The First Day at Gettysburg: Then & Now
The Civil War Trust had a chance to visit McPherson's Ridge, Willoughby's Run, Herbst Woods, and the "Country Club Tract" with historian and Licensed Battlefield Guide at Gettysburg, Tim Smith. In the interview below, Tim describes the historical importance of this ground to the fighting on July 1, 1863, and the state of the battlefield today.
Civil War Trust: Was the fighting on the First Day at Gettysburg as a small and as cavalry-based as it has been portrayed in popular media?
Tim Smith: In recent years, especially with the popularity of the novel, The Killer Angels, and the movie, Gettysburg, there has been a tendency to place of great amount of emphasis on the Union cavalry action early in the first days engagement and less emphasis on the fighting of the infantry that occurred throughout much of the day. Popular books and documentaries have only echoed this overemphasis. The resulting popular view of the fighting on July 1, 1863, is that of a small skirmish, where the only objective of the Union forces was to delay the southerners long enough for the rest of their forces to concentrate on Cemetery Hill, south of the town.
In point of fact, the mornings cavalry action produced very few casualties and did very little to delay the southern advance. It was the timely arrival of the Union Infantry that drove back the first Confederate assault on McPherson’s Ridge that day. And it was the determination and tenacity of the infantry forces on both sides that led to one of the bloodiest stand up fights of the war.
And did this fight, which led to the Civil War’s largest battle, start because of shoes?
TS: The story of the shoe factory is in my opinion one of the greatest myths in American history. It has even appeared as a final Jeopardy question! A book could be written on the story and how it developed over the years. But no matter what people may say or how many times they say it, there was no shoe factory in the town, there was no supply of shoes, and certainly, the Confederates were not coming to Gettysburg to get shoes. Ten roads intersect at the town, and both commanders had issued orders prior to the battle that would lead troops towards that intersection. Simply put, the battle was fought at Gettysburg because the roads led there.
Can you describe the terrain features on both sides of Willoughby’s Run and how those features would impact the battle on July 1?
TS: Named for early settler Willoughby Winchester, Willougby’s Run is a stream which meanders from north to south through the rolling farm fields west of Gettysburg. On either side of this stream are the ridges that were occupied by the opposing forces on July 1st (Herr Ridge to the west and McPherson’s Ridge to the east) On the eastern bank of Willoughby’s Run just south of the Chambersburg Pike was a wooded area often referred to as McPherson’s Woods, but actually owned by John Herbst. The occupation of this woodlot was deemed crucial to the Union defensive position west of the town. According to a soldier in the 2nd Wisconsin, “the grove was our citadel, and it in itself furnished the means of a strong defense. Every tree was a breastwork, every log a barricade, every bush a cover and concealment, and we made good use of every defensive object.” To carry this position, the Southerners were forced to cross the open ground west of Willoughby’s Run (the exact ground that the Trust is helping to save) under fire, and forcibly drive the Union defenders from the woods. Confederates on the afternoon of the First Day’s battle did just that, but at a horrific cost.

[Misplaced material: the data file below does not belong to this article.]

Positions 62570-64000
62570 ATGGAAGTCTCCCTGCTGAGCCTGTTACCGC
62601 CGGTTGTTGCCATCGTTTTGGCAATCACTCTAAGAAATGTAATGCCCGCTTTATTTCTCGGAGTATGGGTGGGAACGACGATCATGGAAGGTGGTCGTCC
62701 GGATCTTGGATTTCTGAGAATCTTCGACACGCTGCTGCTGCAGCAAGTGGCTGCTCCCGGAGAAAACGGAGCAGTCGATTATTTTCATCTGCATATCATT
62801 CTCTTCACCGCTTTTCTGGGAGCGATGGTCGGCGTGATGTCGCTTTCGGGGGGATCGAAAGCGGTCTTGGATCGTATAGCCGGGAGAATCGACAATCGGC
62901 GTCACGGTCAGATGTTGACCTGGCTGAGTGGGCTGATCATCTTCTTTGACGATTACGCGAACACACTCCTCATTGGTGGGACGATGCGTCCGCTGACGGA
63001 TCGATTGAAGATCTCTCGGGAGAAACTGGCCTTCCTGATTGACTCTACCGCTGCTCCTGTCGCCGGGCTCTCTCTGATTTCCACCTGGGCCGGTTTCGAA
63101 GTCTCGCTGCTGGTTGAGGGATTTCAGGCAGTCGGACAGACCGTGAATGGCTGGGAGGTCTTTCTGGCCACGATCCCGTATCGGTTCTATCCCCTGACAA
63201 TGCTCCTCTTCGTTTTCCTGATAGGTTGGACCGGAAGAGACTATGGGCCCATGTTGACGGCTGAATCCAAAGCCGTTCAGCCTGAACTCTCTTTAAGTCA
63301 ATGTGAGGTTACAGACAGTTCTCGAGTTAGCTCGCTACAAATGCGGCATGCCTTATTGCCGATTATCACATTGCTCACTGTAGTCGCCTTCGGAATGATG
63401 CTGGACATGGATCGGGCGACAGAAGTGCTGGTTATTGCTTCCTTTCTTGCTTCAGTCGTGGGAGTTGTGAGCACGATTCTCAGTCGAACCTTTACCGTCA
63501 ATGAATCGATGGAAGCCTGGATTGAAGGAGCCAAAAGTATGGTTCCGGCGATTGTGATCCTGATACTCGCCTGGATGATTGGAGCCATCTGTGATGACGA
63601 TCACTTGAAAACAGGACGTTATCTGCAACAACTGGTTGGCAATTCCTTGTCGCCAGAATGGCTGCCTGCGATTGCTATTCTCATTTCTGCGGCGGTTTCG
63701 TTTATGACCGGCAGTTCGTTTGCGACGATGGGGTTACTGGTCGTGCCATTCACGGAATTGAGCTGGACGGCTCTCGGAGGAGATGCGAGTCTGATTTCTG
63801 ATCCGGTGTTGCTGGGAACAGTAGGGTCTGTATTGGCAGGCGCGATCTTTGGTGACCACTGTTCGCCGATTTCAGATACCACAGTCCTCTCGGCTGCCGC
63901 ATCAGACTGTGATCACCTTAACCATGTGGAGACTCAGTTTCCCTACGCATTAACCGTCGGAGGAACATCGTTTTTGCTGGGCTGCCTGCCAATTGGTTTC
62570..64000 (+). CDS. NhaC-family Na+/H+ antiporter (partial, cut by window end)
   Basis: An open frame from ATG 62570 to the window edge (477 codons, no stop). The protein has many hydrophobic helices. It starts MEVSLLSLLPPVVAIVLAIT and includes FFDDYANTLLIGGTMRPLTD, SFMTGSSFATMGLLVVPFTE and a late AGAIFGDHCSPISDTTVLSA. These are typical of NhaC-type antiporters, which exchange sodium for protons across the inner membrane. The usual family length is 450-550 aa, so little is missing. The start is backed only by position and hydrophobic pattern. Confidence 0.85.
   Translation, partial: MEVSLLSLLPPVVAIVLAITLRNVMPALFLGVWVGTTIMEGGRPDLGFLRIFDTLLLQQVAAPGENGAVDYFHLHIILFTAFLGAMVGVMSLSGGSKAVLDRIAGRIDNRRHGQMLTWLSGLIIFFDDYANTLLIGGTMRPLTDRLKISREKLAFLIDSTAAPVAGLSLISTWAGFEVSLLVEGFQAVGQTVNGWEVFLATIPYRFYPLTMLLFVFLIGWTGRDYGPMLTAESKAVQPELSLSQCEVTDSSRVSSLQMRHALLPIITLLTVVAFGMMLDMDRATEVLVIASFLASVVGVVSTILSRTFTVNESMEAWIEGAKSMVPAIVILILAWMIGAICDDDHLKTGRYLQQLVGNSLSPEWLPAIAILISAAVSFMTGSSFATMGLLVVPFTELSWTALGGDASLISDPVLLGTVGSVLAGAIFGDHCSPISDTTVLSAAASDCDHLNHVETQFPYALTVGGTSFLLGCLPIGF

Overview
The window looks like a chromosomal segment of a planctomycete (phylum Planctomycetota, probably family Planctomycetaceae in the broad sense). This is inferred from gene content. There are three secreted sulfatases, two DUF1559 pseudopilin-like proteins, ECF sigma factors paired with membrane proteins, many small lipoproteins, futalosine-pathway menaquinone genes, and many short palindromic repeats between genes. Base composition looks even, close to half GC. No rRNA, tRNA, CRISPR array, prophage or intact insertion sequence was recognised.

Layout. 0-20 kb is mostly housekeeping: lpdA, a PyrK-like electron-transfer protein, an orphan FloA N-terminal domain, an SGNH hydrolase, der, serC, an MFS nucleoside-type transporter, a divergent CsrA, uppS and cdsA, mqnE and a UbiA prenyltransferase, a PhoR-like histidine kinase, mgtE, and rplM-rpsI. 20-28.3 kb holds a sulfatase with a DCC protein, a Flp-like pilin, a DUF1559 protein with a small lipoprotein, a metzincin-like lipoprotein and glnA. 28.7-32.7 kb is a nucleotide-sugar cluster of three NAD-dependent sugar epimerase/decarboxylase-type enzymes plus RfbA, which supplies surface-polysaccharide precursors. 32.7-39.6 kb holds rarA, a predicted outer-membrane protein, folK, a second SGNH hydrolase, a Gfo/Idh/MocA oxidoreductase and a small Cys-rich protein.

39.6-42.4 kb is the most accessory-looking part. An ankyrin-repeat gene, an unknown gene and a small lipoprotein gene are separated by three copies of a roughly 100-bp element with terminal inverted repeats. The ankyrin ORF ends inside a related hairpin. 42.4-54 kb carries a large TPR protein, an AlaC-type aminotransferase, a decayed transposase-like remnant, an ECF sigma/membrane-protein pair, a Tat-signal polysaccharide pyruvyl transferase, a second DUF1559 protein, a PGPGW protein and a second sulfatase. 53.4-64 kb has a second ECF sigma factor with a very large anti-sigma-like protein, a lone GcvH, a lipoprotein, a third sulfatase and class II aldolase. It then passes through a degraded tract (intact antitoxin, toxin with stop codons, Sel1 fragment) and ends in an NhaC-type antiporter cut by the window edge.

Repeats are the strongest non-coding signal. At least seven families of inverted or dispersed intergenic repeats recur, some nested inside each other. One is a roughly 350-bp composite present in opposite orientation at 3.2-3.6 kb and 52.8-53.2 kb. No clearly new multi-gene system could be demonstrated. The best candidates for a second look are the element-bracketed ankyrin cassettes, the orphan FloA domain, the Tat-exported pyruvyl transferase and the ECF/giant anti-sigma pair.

Was there actually fighting on the land that Civil War Trust and its partners is trying to preserve?
TS: Over the years that has been a tendency to diminish the action that occurred on the land west of Willoughby’s Run, simply because it was privately held and not accessible to visitors of Gettysburg National Military Park. But the tract is an integral part of the fighting west of town on July 1st. During the early morning, skirmishers of John Buford’s cavalry fell back across these fields towards Willoughby’s Run, followed by Confederates. General James Archer’s Brigade crossed the property in its advance in the morning action and was repulsed with heavy casualties, many of Archer’s men (and Archer himself) being captured on the property itself. During the afternoon of July 1, 1863, Pettigrew’s Brigade swept directly across the property under intense artillery and infantry fire before driving Union forces out of the woods on the eastern side of Willoughby’s Run. Afterward, Pender’s Division swept over these same fields prior to its assault on Seminary Ridge. I would submit to those who argue the land saw little action, that the tract is every bit as important to our understanding of the battle as the fields of Pickett’s Charge.